Mary As Co-Redeemer
Theologians in the Catholic Church have stated that because Mary also suffered during Jesus’ crucifixion, she became a “co-redeemer” with the Lord. The Catholic church has specified that because Mary suffered along with Jesus, she also participated in His efforts to bring salvation to all people; therefore, she is called a “co-redemptrix” with Jesus.
Pope Leo the 8th said this regarding Mary:
“Mary is the intermediary through whom is distributed unto us this immense treasure of mercies gathered by God, for mercy and truth were created by Jesus Christ. Thus as no man goeth to the Father but by the Son, so no man goeth to Christ but by His Mother.”
The Bible nowhere describes Mary as participating in the work of salvation, but calls her Blessed or happy that she was given the great honor of serving God by being His maidservant.
For detailed information on this important subject, please see: Prophecy 99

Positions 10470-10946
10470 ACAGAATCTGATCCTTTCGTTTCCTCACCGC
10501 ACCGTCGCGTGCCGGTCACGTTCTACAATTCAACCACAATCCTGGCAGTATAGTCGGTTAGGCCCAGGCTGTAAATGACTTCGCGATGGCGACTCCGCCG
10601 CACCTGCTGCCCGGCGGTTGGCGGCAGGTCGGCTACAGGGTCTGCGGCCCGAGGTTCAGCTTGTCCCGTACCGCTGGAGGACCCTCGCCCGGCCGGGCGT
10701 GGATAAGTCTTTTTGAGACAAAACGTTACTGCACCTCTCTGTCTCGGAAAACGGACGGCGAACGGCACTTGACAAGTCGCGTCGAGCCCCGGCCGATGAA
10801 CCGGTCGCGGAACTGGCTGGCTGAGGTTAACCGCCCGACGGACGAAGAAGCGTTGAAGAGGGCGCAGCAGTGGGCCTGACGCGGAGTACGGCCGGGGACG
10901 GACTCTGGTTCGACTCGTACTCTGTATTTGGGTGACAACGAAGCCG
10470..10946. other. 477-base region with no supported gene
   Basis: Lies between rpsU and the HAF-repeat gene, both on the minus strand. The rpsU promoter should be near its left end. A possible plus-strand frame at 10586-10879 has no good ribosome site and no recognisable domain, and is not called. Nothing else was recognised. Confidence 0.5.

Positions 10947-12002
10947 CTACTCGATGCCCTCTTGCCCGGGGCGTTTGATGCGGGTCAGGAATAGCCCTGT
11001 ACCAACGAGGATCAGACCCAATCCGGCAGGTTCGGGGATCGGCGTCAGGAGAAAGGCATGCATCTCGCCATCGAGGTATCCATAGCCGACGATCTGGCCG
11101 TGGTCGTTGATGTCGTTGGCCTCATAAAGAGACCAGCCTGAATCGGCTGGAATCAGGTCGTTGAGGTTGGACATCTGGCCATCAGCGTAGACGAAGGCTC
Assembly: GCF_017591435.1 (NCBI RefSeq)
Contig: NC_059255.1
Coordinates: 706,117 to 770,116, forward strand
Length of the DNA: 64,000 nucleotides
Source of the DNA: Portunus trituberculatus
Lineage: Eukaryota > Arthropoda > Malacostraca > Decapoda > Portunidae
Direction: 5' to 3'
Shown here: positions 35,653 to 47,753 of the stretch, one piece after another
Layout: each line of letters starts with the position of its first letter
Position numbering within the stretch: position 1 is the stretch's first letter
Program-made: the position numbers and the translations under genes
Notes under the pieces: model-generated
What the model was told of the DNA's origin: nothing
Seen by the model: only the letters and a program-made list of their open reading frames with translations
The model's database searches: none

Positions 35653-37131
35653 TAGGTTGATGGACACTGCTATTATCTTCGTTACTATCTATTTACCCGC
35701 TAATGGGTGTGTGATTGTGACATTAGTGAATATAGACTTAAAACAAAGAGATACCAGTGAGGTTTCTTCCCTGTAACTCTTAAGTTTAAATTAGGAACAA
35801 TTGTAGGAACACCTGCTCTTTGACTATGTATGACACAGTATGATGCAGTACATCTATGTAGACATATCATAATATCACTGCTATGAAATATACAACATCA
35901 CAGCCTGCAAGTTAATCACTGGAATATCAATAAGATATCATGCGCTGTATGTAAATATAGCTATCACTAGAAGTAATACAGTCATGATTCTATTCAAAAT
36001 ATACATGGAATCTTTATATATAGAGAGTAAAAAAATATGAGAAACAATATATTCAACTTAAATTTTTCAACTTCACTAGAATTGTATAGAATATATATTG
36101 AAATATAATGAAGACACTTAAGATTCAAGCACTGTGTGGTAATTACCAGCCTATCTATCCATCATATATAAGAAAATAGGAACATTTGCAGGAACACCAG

This is a very tragic position to take in the redemption which Jesus paid such a high cost to purchase for us. Although Mary truly suffered herself for her Son’s death, she took no part in the redemption of all mankind. That work and the supreme sacrifice which was made, can only be credited to Jesus. No human being, including Mary, can ever claim that they had anything to do with the salvation that Jesus died to make possible for us.
…when He had by Himself purged our sins, sat down at the right hand of the Majesty on high… ~Hebrews 1:3
Although His mother, John, and two other Mary’s were present at Jesus crucifixion, they were not participants in the suffering that He endured which purchased our salvation. The rest of Jesus’ friends and followers were afar off, watching Jesus die, in apparent embarrassment for His condemnation and death by the Romans.
See The Chapter: “Errors of the Catholic Church: Mary as Co-Redemptrix”
 1. Mark Miravalle, 1993 “With Jesus”: the story of Mary Co-redemptrix ISBN 1-57918-241-0 page 11
2. Schmaus, Mariologie, München, 1955, 328
 Leo XIII, encyclical Octobri Mense 4. Ott, Dogmatics, Mariology § 7 even thinks that, in spite of uncertain evidence in the Sources of Faith, a dogmatic definition does not seem impossible.